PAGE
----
Using Docker for CLI Applications

A while ago I wrote an article called Docker as a Micro Service which covered how I used Docker to run the Alexa CLI tool. This was my first time using Docker for a CLI application.

Since then, I’ve started to Dockerize other CLI tools and have found it very useful. Before I continue, I’ll admit there’s been some additional overhead both running a container for each command and also getting the Docker images correct. It has solved a few issues for me:

  • I no longer worry about OS upgrade/changes on my laptop as my CLI commands all “reside” in the Docker image
  • I avoid cluttering my system with a bunch of tools that can be a pain to remove if I don’t like them
  • Avoid all the installation, dependency issues, etc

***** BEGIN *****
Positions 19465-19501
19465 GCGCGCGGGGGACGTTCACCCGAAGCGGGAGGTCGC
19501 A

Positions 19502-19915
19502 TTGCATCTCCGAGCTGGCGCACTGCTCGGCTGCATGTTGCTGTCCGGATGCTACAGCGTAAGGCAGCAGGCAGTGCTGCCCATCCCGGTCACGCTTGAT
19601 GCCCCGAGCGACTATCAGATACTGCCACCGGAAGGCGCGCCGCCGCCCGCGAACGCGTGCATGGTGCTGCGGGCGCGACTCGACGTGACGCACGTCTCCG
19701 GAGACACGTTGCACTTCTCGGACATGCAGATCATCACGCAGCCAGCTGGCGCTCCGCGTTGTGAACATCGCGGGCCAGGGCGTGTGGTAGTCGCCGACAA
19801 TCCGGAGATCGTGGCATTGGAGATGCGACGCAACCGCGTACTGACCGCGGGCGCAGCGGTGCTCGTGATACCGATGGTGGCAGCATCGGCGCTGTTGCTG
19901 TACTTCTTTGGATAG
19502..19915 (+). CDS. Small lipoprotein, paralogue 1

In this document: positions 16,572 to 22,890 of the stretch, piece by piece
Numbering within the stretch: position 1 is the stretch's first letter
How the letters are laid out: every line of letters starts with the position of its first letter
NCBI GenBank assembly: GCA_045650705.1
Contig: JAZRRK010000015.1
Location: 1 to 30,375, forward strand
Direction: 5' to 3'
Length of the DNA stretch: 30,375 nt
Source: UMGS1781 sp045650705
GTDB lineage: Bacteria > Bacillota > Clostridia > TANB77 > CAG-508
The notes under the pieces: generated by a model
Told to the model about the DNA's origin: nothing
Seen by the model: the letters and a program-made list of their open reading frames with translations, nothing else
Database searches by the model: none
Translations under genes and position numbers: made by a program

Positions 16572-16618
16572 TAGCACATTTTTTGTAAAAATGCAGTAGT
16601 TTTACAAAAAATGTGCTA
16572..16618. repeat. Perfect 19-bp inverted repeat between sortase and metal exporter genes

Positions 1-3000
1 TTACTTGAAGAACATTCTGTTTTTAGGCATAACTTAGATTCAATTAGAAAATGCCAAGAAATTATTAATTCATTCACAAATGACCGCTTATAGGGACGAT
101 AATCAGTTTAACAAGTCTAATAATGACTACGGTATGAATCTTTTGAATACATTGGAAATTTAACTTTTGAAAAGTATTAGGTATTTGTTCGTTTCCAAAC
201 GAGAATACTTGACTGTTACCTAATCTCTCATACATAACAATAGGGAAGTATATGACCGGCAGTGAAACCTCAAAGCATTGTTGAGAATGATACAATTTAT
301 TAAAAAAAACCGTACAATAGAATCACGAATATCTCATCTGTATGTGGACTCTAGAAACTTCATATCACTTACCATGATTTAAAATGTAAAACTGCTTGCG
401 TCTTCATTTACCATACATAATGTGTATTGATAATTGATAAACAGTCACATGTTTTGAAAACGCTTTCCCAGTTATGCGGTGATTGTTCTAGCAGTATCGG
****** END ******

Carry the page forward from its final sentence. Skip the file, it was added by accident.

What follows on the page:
• When I change laptops I don’t need to reinstall all my tools. Docker will fetch them automatically the first time I call them.
    • This is also true for working with multiple machines

Going down the path of Dockerizing my CLI applications I’ve learned a few things that others may find helpful looking to take the same approach:

  • Use `pwd` to evaluate your current directory as a mount volume to the container (demo in next point)
  • Use single quotes around the alias definition so that expressions aren’t evaluated until run time. Ex:
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# Double Quote issue
alias dummycommand="docker run -it --rm \
-v `pwd`:/opt/node_app \
somedockerimage:latest"

# This will always (no matter where I call dummycommand from)
# map "~/" on my laptop to "/opt/node_app" on the container

# Single Quote (Solution)
alias dummycommand='docker run -it --rm \
-v `pwd`:/opt/node_app/app \
somedockerimage:latest'

# This will always map the current directory I'm in on my
# laptop to "/opt/node_app/app" on the container

In the next few articles I’ll write about some of the CLI tools I use and how I’ve moved them to Docker.